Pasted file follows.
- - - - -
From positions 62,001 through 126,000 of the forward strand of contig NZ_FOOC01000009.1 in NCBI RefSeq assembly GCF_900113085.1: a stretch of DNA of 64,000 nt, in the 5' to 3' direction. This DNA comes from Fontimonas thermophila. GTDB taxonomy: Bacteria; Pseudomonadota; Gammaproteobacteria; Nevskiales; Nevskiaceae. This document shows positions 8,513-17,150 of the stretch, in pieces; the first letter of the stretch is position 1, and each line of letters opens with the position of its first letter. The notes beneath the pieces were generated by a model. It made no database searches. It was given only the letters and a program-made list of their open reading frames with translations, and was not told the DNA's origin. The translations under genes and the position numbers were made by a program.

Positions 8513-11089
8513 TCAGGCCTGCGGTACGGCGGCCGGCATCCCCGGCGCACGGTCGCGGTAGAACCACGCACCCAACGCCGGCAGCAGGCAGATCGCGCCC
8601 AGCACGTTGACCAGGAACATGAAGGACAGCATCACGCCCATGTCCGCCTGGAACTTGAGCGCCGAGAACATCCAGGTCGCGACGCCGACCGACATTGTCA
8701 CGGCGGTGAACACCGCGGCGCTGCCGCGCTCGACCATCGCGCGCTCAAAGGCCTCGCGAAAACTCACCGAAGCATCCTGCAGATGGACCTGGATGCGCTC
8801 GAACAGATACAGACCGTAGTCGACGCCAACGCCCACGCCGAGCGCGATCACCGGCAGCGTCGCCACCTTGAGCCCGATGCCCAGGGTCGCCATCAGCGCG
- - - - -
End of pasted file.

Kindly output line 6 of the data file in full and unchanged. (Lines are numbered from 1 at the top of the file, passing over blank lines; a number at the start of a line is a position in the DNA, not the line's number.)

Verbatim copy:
8801 GAACAGATACAGACCGTAGTCGACGCCAACGCCCACGCCGAGCGCGATCACCGGCAGCGTCGCCACCTTGAGCCCGATGCCCAGGGTCGCCATCAGCGCG